Whether you are downsizing because of a move or simply to unclutter your life, there are definitely some tangible benefits that can come from the process. Sometimes we end up spending more time taking care of “our things” than ourselves or our friends and family. When you remove some of those obstacles, you have time to focus on what is really important. Here are three positives that can come from downsizing:
Moving, as anyone can attest to, is not fun. Whether you are downsizing into a smaller home or condo or moving into a retirement community, it can be hard work both emotionally and physically. However, there are things that you can do prior to your move that will make it a lot easier.
Downsizing can be emotionally overwhelming. It can be especially hard for seniors moving to a retirement or assisted living community who may be leaving a home where they raised their family and accumulated a lifetime of memories. However, there are upsides to downsizing and it can be both liberating and rewarding if you follow these tips:
Age-related changes mean unique hair care needs
As with just about everything, hair changes with age. Over time, the fibers in your hair thin and fall out, especially if it’s been dyed or color treated over the years. Pigment cells stop producing and hormones that once stimulated hair fibers weaken. Fortunately, there are methods that can help maintain you or an elderly loved one’s hair to keep it looking and feeling healthy.
How healthy eating may help alleviate depression
As people get older, most of the common health issues they experience are fairly noticeable. If, for example, someone is in pain or discomfort, this will be evident, and hopefully a test or examination will reveal the problem. But one ailment that affects many older people is something that isn’t always obvious and won’t show up on any test: depression.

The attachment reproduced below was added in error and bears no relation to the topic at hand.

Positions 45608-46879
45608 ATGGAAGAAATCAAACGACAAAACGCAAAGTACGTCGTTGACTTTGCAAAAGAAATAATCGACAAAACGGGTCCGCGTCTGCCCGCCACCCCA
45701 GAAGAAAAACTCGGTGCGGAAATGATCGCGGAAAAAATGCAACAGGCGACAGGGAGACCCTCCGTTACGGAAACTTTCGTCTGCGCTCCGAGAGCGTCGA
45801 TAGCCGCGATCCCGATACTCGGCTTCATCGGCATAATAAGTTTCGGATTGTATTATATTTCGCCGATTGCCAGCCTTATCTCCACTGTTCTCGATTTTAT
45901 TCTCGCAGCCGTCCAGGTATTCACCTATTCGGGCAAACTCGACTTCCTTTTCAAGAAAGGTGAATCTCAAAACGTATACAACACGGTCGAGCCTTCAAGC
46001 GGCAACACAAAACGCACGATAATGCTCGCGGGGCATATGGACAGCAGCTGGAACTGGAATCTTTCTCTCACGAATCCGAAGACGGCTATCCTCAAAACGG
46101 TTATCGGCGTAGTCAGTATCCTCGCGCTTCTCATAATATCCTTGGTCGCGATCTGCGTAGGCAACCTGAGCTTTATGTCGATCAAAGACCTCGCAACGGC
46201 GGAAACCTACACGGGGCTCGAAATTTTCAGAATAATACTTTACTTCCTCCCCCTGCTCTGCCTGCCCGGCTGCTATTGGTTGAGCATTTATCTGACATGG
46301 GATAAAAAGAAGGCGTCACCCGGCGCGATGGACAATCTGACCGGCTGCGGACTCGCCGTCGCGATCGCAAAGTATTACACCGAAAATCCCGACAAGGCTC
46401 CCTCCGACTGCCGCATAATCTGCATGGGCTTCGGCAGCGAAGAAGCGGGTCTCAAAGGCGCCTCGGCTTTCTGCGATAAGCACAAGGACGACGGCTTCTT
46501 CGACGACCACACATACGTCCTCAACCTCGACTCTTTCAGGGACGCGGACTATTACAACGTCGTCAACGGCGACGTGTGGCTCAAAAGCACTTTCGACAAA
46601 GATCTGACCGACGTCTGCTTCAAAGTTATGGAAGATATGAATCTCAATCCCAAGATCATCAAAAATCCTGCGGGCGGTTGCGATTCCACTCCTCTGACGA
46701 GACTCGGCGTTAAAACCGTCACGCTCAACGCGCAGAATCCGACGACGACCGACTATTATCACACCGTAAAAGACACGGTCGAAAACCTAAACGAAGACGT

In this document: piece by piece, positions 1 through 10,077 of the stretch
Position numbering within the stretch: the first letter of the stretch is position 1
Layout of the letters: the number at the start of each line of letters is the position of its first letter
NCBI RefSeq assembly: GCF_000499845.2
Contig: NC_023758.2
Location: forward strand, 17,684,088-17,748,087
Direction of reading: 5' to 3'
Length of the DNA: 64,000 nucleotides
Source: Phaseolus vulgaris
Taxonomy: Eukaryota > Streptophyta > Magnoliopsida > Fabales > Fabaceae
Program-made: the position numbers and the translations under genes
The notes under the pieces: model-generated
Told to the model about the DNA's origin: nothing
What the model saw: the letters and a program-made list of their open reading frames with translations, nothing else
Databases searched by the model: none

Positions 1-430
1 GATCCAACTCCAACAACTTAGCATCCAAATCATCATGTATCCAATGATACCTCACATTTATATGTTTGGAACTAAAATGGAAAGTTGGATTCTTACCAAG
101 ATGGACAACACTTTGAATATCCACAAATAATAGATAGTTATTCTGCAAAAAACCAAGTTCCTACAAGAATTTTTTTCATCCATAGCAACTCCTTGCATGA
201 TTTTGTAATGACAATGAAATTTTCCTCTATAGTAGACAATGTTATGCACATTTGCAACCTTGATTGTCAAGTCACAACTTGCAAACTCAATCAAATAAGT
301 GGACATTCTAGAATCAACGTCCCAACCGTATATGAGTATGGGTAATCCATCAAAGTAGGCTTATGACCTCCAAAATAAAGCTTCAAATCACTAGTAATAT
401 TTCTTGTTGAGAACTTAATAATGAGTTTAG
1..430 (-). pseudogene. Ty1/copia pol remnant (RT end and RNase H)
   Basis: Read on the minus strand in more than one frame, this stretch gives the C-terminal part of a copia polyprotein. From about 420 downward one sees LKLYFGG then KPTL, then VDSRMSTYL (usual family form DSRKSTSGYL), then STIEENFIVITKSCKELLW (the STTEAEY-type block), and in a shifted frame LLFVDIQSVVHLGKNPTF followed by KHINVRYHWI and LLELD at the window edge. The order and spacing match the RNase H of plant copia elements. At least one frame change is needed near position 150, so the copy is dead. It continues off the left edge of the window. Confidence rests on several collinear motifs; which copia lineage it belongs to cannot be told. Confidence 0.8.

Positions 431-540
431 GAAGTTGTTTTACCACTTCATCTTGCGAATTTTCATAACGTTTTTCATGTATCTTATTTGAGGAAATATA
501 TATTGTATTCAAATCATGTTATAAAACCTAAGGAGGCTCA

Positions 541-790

These tips can help an aging individual stay independent
The symptoms of metabolic syndrome are subtle – here’s what to look out for
The American Heart Association estimates that approximately 34% of the US population suffers from a condition they’re probably unaware of: metabolic syndrome. In general, the risk of the condition increases with age, from being overweight, and for those already battling pre-diabetes, cardiovascular disease, fatty liver disease, and polycystic ovary syndrome.
Healthy eating for seniors isn’t all that different from healthy eating – it’s just more important
As we age, our bodies change significantly and chronic conditions and nutritional deficiencies become more prevalent. Senior metabolisms slow down and the body becomes less efficient at absorbing key nutrients. In addition, the ability to taste some foods declines and other foods can become more difficult to chew or digest.
These six tips can create a happier and healthier home
We live in a world of stuff. Everywhere we go, we’re surrounded by it. Living minimally is certainly not the strong suit of most Americans. And this is perhaps most evident in older generations.
Many seniors obtain general wellness from yoga – here’s why
Some people simply don’t feel right until they’ve practiced yoga for the day, which might explain its 5,000 year relevance. Today, modern medicine has uncovered surprising benefits of this ancient discipline, including stress relief and decelerated aging. In fact, yoga is an excellent way of improving overall wellness in seniors, even for those with physical limitations.
The importance of warmth, patience, and ongoing emotional memory
Dementia is an inclusive term for a number of conditions which can affect the brain and body. It can manifest in one of ten different forms. The most common (and generally known) form of dementia is Alzheimer's Disease, from which more than 5 million Americans suffer. Alzheimer's also has the perception of exclusively being an “old person's disease,” when in reality, one does not need to be elderly to suffer from it. Five percent of the overall number of sufferers are affected by the early onset of dementia.